Your gutters will need attention after enduring severe weather. Using a sturdy ladder, check for standing water in sections of your gutters. Additionally, check the stability of your gutters by wiggling each section.
Standing water near your home or inside your gutters is a sign your gutters are off balance and at the wrong angle.
Carefully remove any trapped debris from your gutters, and examine each gutter section, looking for holes, cracks, or leaks. Don’t forget to inspect your downspouts, and use caulk to seal any visible leaks.
Check for Fence Damage
Heavy rains and high winds do a number on your fence and landscaping. Be sure to take pictures of damage for your insurance claim. Look for the following when assessing your fence for damage:
- Bulging wood or drooping boards are a sign the wood has weakened from the inside out and needs to be replaced
- Debris and tree limbs leaning against your fence
- Loose or cracked posts and boards
- Moisture damage
- Open and close all gate entrances to ensure proper alignment
Heart attacks are the leading cause of death after a hurricane. It is important for you to stay hydrated and take frequent breaks when cleaning up your yard after a storm. Drink only bottled water until local officials lift water restrictions in your area.
Flooding in Your Yard
Floodwater poses many health risks. Overloaded pipes are the leading cause of drainage issues after a big storm. Luckily, most times, the overly saturated grounds will correct themselves. However, damage can occur to pipes and debris can cause blockages.
Always leave severe drainage issues to professionals. If you are facing problems with standing water in your yard, do not step into the water if there is any type of current. Use a shovel to clear debris away from your drains if it is safe to do so and wait for the water to subside before performing work in flooded areas.
Fix Drainage Issues
Keep detailed notes of areas where you notice pooling water, so you can correct the issues and avoid future flooding. French drains are an easy and inexpensive way to increase drainage in your yard.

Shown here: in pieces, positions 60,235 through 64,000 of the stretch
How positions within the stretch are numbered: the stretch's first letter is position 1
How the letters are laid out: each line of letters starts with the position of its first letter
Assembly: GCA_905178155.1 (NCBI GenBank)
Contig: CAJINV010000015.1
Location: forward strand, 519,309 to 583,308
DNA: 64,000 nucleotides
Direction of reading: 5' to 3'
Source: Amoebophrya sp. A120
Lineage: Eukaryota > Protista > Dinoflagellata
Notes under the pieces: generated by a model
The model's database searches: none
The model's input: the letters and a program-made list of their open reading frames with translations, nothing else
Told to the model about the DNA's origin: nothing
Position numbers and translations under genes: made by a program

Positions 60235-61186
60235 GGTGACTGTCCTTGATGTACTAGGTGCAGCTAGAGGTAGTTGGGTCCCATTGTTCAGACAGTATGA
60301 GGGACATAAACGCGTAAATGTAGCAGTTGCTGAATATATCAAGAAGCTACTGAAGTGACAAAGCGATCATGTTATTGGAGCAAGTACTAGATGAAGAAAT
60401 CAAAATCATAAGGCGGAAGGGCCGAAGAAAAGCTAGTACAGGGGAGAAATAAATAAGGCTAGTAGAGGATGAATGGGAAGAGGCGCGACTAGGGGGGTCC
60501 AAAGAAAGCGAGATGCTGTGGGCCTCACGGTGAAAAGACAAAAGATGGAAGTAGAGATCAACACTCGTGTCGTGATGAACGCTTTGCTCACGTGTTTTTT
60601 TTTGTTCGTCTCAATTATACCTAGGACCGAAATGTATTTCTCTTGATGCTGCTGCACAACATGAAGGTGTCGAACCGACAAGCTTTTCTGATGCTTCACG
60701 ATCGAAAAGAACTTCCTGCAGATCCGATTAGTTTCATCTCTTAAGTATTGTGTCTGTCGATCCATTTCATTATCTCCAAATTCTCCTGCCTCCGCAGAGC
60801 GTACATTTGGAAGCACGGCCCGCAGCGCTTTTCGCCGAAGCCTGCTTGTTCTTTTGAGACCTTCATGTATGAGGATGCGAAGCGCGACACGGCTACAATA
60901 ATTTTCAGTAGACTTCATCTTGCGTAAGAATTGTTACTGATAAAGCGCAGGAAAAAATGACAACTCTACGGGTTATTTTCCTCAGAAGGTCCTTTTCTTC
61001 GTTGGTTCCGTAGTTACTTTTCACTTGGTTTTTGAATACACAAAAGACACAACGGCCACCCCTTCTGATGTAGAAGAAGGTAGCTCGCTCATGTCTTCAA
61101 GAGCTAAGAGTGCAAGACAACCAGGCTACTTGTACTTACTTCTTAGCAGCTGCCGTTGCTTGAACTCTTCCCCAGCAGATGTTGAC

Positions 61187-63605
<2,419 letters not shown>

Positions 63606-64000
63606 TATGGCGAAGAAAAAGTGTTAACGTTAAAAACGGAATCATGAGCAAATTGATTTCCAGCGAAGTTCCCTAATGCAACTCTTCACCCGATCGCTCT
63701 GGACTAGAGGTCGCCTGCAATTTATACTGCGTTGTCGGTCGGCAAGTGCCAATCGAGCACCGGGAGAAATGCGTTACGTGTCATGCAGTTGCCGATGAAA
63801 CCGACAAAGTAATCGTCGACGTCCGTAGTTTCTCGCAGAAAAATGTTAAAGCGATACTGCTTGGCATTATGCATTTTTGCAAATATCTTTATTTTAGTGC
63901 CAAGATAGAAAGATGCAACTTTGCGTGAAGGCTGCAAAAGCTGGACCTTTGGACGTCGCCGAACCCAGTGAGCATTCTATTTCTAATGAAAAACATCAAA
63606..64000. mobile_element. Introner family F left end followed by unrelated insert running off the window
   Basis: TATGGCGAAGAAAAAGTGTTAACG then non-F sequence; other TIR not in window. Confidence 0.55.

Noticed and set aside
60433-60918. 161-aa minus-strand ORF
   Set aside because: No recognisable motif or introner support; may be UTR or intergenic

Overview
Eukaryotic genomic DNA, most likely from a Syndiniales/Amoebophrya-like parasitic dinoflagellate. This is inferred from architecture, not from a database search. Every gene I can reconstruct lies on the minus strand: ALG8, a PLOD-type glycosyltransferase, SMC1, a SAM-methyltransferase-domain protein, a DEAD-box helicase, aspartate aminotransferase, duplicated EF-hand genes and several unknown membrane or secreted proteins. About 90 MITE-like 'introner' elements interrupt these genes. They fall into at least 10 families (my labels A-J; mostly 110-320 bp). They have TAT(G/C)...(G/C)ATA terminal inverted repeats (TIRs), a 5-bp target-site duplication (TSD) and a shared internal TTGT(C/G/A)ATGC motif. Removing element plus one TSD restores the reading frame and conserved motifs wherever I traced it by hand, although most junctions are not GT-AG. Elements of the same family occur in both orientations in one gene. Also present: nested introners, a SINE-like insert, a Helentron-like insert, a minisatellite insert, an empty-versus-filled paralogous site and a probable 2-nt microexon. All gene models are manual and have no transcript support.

Landscaping professionals can install drains, or in most cases, they are a simple DIY project you can do yourself. French drains are prone to clogging and require special attention and routine maintenance to remove debris.
After you have assessed the damage to your yard and ensured there are no areas of flooding, it is time to clean the debris and tree branches from your property. Be sure to watch for unstable trees, branches, sharp objects, and hazardous waste.
Always avoid disturbing any construction waste that may contain asbestos or hazardous materials, including:
- Ceiling panels
- Roofing materials over 30 years old
- Boiler and copper pipe insulation
- Floor tiles
Clean Up Fallen Trees
After inspecting your trees for fallen branches, broken tops, and split tree trunks, it is time to clean up Mother Nature’s debris. Extreme weather can damage large trees, requiring a professional tree service to handle the cleanup. Only tend to tree cleanup and smaller trees if you have experience with proper chainsaw operating protocols.
Start by documenting any damage resulting from fallen trees for your insurance claim. Prune small trees, shrubs, and perennials, separating leaves and branches into piles.
Place leaves into a compost pile and branches into another for firewood. Some areas turn fallen tree branches into recycled wood chips, so be sure to check with your local authorities.